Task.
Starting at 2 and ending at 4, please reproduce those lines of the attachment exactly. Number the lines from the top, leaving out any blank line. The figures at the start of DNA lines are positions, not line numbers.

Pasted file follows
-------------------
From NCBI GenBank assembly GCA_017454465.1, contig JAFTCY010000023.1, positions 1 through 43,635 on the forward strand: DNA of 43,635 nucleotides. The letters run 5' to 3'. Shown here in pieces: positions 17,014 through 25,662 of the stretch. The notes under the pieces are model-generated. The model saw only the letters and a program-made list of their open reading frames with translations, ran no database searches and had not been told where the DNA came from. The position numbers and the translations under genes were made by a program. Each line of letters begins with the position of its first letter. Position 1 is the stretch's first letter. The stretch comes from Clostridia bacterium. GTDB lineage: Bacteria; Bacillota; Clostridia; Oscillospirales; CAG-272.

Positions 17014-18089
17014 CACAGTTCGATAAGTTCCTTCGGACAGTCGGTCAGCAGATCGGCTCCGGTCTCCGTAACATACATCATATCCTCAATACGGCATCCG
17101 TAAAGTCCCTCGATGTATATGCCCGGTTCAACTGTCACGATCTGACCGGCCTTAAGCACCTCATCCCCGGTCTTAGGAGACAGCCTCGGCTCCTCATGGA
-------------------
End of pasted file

Positions 17014-18089
17014 CACAGTTCGATAAGTTCCTTCGGACAGTCGGTCAGCAGATCGGCTCCGGTCTCCGTAACATACATCATATCCTCAATACGGCATCCG
17101 TAAAGTCCCTCGATGTATATGCCCGGTTCAACTGTCACGATCTGACCGGCCTTAAGCACCTCATCCCCGGTCTTAGGAGACAGCCTCGGCTCCTCATGGA